Declawing cats should be illegal in MissouriOpinion



By Danielle Linton

Although I love almost every different kind of animal or pet, cats are my favorite. However, there is a procedure that I do not agree with that most owners allow to happen to their cats. This procedure is known as “declawing.”

Declawing cats involves a process where cats front claws get permanently removed, sometimes even their back claws, as well. Removing a cat’s claws is like cutting a person’s fingers off at the first knuckle. So, it is very unpleasant to do that to cats. How would people like it if someone did that to them?

Also, cats shouldn’t be declawed because clawing is a healthy, natural, and important behavior for them. According to the website Peta, “cats scratch to exercise and enjoy themselves, maintain the condition of their nails, and stretch their muscles.” So, who is really benefiting from the declawing procedure? The cats, or the owners?

An interview done by Sandy Eckstein for the WebMD site for a Pet Health Feature was offered Drew Weigner’s perspective on this emotionally charged and hotly debated topic.

Weigner is a veterinarian from Atlanta and is a past president from the Academy of Feline Medicine.

“There are several different techniques, but they all involve one thing,” Weigner said. “You have to remove the claw, and you have to remove the little piece of bone that the claw grows from. If you don’t, the claw will try to grow back. The less you remove, the better, and that’s where the differences in techniques come in. The way cats are normally declawed, there’s an instrument with a sliding blade, almost like a guillotine, and it cuts a straight line through the joint between that little piece of bone and the next piece of bone, which is much bigger.”

“When you do that, right underneath that is the pad, and you actually cut that right in half too. So it’s like cutting the tip of your finger off,” Weigner said. “With cosmetic declawing, you use a tiny curved blade to go in and dissect out the claw and the tiny piece of bone. The pad is intact; all the soft tissue is there. So the cat is walking comfortably very quickly because its pads are fine. When the pads are cut in half, the cat can’t walk on them without discomfort. That’s what cats put their weight on. And they can’t walk on them comfortably for weeks. Most of the pain comes from the trauma to the soft tissue. But cosmetic declawing is not an easy procedure to do: It’s time consuming, so not many veterinarians do it.”

Weigner then described to Eckstein as to why most people oppose the idea of declawing cats, including himself.

“Some people feel it’s unnatural to remove a cat’s claws, and it’s done for the owner’s benefit and not for the cat’s benefit,” Weigner said. “There are many other arguments you can make for this — the pain they go through, the complications after declawing. But I think it really boils down to cats are born with claws and they should keep them.”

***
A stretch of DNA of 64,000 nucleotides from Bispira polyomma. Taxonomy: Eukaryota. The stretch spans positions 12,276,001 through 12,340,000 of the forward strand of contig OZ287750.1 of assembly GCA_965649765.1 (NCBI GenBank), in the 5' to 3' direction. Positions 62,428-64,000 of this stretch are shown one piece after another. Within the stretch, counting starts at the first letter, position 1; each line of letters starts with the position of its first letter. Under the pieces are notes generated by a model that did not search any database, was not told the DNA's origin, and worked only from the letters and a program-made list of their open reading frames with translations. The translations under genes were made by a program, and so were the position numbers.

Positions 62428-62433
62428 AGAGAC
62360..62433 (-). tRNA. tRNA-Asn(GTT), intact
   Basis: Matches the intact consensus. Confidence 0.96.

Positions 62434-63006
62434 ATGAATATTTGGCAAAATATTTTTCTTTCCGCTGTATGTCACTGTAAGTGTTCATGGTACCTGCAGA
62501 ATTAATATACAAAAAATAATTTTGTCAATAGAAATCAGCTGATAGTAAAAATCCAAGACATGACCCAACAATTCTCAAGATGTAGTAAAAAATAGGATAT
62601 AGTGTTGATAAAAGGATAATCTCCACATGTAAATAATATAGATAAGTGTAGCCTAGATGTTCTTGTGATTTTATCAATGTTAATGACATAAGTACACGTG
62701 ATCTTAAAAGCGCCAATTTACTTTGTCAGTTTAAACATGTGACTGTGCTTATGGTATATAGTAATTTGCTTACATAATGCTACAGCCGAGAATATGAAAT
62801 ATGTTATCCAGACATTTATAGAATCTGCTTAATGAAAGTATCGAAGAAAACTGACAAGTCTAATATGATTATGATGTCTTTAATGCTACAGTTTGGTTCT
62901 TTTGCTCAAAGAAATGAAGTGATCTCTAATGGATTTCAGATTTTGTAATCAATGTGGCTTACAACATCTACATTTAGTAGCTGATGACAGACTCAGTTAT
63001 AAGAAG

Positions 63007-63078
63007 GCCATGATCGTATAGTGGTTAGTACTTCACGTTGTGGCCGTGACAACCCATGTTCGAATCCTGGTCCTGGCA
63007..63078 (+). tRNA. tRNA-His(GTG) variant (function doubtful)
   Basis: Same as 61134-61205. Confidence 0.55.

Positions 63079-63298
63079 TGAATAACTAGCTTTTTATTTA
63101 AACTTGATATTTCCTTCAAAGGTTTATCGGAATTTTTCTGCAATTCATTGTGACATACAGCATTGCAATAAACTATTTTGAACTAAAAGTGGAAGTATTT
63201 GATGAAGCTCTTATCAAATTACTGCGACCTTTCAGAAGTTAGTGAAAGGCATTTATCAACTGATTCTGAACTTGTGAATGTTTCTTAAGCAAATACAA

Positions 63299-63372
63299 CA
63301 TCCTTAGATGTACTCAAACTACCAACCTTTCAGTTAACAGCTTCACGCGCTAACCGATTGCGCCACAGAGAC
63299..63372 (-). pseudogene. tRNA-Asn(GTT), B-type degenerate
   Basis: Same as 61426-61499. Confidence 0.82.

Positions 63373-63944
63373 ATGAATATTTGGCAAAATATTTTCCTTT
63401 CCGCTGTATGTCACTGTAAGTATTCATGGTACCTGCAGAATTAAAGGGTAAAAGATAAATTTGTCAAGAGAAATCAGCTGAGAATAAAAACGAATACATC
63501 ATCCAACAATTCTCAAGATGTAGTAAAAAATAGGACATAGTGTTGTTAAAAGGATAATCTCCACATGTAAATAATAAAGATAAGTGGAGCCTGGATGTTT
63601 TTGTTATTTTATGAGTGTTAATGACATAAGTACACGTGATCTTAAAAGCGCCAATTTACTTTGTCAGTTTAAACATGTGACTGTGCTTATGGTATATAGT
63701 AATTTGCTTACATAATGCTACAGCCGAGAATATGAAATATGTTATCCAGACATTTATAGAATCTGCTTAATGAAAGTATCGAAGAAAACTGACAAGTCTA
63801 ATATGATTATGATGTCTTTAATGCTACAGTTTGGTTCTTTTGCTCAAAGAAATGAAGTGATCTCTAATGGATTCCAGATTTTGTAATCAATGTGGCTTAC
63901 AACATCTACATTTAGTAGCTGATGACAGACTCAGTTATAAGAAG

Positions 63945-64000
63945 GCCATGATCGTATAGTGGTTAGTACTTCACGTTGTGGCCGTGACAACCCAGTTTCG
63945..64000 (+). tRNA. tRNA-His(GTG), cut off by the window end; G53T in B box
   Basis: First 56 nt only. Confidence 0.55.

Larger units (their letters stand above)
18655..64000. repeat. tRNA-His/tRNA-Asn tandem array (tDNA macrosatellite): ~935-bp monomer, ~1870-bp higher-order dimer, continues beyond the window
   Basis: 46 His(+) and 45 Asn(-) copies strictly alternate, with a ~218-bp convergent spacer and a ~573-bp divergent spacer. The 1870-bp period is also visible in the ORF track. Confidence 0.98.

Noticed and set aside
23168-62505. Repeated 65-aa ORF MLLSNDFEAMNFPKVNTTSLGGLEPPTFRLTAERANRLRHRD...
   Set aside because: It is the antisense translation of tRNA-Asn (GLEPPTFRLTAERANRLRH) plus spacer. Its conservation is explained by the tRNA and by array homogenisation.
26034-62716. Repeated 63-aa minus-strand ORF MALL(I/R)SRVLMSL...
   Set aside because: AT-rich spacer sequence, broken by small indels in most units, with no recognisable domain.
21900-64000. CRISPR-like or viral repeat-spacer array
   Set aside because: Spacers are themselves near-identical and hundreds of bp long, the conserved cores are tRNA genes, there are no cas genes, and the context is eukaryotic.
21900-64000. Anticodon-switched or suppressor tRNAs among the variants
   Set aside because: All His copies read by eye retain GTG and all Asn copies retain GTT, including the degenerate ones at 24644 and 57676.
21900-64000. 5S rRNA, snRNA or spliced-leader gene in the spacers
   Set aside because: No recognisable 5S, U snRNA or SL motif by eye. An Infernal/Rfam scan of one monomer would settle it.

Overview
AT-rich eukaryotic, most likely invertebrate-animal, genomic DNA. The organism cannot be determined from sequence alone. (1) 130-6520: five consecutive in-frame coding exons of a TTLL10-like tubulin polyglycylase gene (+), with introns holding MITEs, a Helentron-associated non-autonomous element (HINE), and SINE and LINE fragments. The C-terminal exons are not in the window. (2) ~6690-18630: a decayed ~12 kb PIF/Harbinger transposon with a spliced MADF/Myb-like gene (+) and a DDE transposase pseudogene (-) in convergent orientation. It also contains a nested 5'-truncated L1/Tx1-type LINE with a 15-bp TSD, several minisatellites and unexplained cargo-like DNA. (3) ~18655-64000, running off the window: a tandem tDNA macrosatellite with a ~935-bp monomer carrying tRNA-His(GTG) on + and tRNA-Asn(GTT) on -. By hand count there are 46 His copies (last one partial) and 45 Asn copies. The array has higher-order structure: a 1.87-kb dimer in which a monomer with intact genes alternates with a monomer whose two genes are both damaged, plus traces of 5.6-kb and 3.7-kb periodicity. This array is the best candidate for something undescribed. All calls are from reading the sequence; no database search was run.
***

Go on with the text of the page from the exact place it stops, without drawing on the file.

Many countries have already banned declawing. According to the website Peta, “nearly two dozen countries—including Australia, England, and Japan—ban or severely restrict declawing surgeries. And many veterinarians in the United States refuse to perform the procedure.” Recently, the state New Jersey has now also made it illegal for declawing surgeries to be performed on cats.

Veterinarians caught declawing a cat and people who seek them out would face a fine of up to $1,000 or six months in jail and violators would also face a civil penalty of $500 to $2,000 from this new bill that has been passed in New Jersey.

In my opinion, I think Missouri should do the same. It’s wrong and inhumane.

“No cat lover would doubt that cats—whose senses are much keener than ours—suffer pain,” veterinarian, Dr. Christianne Schelling said, “They may, however, hide it better. Not only are they proud, they instinctively know that they are at risk when in a weakened position, and by nature will attempt to hide it.  But make no mistake. This is not a surgery to be taken lightly. Your cat’s body is perfectly designed to give it the grace, agility and beauty that is unique to felines. Its claws are an important part of this design. Amputating the important part of their anatomy that contains the claws drastically alters the conformation of their feet. The cat is also deprived of its primary means of defense, leaving it prey to predators if it ever escapes to the outdoors. I have also had people tell me that their cat’s personality changed after being declawed. Although, the medical community does not recognize this as potential side effect.”

So, as a cat owner think before you act and consider how your cat would feel. They are a living creature that deserves their own rights, too.


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